|Project Title||Maximal Asymmetric Drag Wave Energy Converter 3.0|
|Abstract||The Maximal Asymmetric Drag Wave Energy Converter (MADWEC) device is being built and tested at the University of Massachusetts Dartmouth’s School of Marine Science and Technology (SMAST). The MADWEC is used to harness the energy of oceanic waves to create electrical energy. It is a point absorber type wave energy converter that consist of a ballast, PTO unit, and buoy. Team MADWEC consists of many students and faculty members across various disciplines that all collaborate together to complete a design-oriented project that is entered into a worldwide competition for the Marine Energy Collegiate Competition (MECC) sponsored by the U.S. Department of Energy. The MECC values the impact our work has on our communities and the blue economy. For this reason, our MADWEC team has conducted various community outreach events in an effort to inspire Boston-area high school students to take interest in STEM and blue economy fields through presentations on our work and research. Our hope is that we are able to make a lasting impact on the field of renewable energy—ocean wave energy harvesting specifically.
Over the last nine months our team has worked to improve and optimize past years designs. We started by making improvements to the system’s overall design and components. Old parts were replaced with more robust components and some new parts were designed and manufactured on campus to improve the PTO unit’s efficiency. Following that, we improved the dry testing set up by designing a system that utilizes a winch to create tension in the tether by rotating an arm with various wave height adjustments at different speeds in a circle to simulate various oceanic wave conditions. The rotational motion of the winch is converted into linear displacement of the tether. This connects the PTO reel to the winch arm through a series of pulleys and causes line to be pulled off the PTO reel creating rotational motion of the PTO shaft. This mechanical energy is converted into electrical energy through the internal components of the PTO unit. Housed inside this PTO unit are the following components, six shafts, a torsions spring, a slip clutch, a one way bearing, two gearboxes, six generators, a rectifier, and a battery. These components work in conjunction with one another to allow the MADWEC system to harness energy from ocean waves of up to 2 meters in height. The input and output power were recorded for several different conditions. The input power of the system is acquired through the use a load cell to gather force data, and an ultrasonic sensor to capture the linear velocity of the tether’s displacement. Our output power is in the form of electrical energy which is measured through the use of Arduinos and an oscilloscope. With all of this data captured we are able to find the efficiency and charging capabilities of our system. The projected use for this MADWEC device is to store electrical power to recharge ocean surveillance vehicles such as Autonomous Underwater Vehicles (AUV).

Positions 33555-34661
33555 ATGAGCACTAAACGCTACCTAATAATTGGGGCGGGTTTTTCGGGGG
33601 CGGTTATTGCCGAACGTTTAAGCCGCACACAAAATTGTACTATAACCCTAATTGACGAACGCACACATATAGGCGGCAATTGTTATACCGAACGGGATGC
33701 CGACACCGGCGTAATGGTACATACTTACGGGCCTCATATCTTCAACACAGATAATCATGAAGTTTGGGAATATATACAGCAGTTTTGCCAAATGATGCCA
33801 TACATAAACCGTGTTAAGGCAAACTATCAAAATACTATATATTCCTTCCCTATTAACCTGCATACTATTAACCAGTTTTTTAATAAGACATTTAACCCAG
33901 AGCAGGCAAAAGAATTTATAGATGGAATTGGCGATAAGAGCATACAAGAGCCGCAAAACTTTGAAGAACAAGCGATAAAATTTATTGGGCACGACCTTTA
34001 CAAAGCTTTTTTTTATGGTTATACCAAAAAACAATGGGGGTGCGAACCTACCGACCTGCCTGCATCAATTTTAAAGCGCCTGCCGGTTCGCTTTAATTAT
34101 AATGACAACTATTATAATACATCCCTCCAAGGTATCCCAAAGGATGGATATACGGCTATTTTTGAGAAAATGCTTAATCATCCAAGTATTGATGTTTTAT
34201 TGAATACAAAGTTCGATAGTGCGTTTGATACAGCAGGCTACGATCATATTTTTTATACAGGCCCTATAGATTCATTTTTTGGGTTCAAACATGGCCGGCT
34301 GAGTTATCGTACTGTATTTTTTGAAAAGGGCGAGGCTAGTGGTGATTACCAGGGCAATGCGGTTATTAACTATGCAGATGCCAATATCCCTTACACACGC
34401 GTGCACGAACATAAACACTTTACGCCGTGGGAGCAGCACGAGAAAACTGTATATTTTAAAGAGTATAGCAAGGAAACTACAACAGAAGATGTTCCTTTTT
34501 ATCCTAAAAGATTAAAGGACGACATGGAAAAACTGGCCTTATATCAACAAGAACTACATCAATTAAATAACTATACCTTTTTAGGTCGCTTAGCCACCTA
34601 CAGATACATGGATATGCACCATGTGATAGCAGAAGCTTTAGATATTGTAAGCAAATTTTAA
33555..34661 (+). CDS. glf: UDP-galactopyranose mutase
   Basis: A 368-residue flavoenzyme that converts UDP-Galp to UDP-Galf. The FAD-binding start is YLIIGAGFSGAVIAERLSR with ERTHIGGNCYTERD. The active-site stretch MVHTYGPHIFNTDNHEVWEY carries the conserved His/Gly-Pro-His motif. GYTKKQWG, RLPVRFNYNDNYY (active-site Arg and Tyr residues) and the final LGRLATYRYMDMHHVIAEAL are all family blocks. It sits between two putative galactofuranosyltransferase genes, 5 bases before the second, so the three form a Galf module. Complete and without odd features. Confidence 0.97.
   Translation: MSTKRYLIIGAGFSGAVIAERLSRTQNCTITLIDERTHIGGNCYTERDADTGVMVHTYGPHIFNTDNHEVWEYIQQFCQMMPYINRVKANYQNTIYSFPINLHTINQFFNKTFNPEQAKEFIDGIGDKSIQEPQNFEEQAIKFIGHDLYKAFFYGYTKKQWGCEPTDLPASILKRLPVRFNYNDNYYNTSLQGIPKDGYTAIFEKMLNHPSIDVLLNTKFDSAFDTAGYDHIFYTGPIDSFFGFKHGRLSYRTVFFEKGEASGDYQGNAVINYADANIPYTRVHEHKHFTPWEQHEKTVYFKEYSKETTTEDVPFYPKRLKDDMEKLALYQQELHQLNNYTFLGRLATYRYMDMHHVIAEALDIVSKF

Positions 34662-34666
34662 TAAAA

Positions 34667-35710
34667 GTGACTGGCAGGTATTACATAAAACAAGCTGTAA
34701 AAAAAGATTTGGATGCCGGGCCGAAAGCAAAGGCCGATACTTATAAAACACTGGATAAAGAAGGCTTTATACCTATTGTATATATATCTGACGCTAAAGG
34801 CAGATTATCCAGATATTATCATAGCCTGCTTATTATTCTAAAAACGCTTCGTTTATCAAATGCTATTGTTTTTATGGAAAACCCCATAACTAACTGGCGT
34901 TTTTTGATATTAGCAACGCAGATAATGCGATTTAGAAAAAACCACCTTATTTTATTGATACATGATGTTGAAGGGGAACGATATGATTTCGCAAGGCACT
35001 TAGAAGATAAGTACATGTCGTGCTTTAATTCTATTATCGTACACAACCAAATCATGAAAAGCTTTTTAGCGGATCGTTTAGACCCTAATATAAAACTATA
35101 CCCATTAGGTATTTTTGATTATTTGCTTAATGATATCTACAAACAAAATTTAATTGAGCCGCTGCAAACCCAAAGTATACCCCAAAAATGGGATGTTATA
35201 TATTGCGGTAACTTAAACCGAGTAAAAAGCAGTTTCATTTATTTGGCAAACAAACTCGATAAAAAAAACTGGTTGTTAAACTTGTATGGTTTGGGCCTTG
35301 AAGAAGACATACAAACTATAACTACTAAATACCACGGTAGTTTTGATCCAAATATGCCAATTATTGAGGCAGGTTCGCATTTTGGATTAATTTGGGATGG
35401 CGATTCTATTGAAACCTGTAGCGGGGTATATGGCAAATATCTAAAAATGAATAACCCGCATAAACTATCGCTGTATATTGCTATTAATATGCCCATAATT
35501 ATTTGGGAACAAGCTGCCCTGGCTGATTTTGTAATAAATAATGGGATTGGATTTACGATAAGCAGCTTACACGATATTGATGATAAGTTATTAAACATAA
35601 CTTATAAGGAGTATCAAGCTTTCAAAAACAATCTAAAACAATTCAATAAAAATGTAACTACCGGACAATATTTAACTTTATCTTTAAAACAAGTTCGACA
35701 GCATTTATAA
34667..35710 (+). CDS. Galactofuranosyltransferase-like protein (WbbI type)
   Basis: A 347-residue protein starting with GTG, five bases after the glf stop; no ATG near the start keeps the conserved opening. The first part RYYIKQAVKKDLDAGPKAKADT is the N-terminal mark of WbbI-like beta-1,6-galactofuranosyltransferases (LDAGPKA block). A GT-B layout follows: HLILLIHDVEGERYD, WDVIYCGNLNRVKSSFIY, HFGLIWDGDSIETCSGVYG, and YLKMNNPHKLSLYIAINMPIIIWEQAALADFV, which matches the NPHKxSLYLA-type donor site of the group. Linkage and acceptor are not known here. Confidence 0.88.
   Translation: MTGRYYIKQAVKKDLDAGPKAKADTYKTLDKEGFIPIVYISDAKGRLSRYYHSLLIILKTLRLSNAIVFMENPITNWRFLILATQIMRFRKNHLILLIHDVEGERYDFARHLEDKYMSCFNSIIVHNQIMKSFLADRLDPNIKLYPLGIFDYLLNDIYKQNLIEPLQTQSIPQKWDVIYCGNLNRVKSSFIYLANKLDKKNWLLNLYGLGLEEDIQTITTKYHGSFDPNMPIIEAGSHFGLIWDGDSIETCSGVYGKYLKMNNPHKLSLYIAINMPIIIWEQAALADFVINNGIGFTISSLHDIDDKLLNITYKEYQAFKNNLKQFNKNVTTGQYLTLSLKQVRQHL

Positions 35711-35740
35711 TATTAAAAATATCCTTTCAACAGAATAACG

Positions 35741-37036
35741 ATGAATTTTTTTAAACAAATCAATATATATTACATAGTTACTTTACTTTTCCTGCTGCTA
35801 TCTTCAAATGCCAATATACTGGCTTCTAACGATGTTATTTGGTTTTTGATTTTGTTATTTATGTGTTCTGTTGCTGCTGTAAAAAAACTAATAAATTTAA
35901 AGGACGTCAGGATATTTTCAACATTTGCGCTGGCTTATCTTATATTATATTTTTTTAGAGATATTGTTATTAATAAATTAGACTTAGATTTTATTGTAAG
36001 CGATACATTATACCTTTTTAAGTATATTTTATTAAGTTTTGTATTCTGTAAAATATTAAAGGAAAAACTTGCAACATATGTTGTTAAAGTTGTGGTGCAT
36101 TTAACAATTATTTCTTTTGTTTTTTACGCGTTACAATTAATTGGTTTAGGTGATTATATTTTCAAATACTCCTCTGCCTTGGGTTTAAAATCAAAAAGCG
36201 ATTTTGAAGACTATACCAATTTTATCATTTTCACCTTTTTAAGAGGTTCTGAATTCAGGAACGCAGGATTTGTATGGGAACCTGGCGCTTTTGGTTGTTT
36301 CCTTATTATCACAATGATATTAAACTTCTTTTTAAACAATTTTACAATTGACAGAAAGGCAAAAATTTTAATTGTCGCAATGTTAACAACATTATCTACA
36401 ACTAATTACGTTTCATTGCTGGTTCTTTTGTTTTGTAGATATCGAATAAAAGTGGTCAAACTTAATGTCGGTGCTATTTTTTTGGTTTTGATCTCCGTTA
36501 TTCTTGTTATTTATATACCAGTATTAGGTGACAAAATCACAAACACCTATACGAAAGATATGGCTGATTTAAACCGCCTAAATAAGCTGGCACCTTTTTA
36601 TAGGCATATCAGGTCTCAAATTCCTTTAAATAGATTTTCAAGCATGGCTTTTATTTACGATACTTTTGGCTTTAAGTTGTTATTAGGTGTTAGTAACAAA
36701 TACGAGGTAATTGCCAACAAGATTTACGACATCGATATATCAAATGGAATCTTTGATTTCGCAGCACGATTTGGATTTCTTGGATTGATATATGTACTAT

|Faculty Advisors||Dr. Mehdi Raessi & Dr. Dan MacDonald|
|Sponsor||Dr. Mehdi Raessi & Dr. Dan MacDonald|
|Team lead||Anthony Encarnacion & Marina Meehan|
|Team Members||Kurt Andrade, Mohammed Shonar, Christian Abad|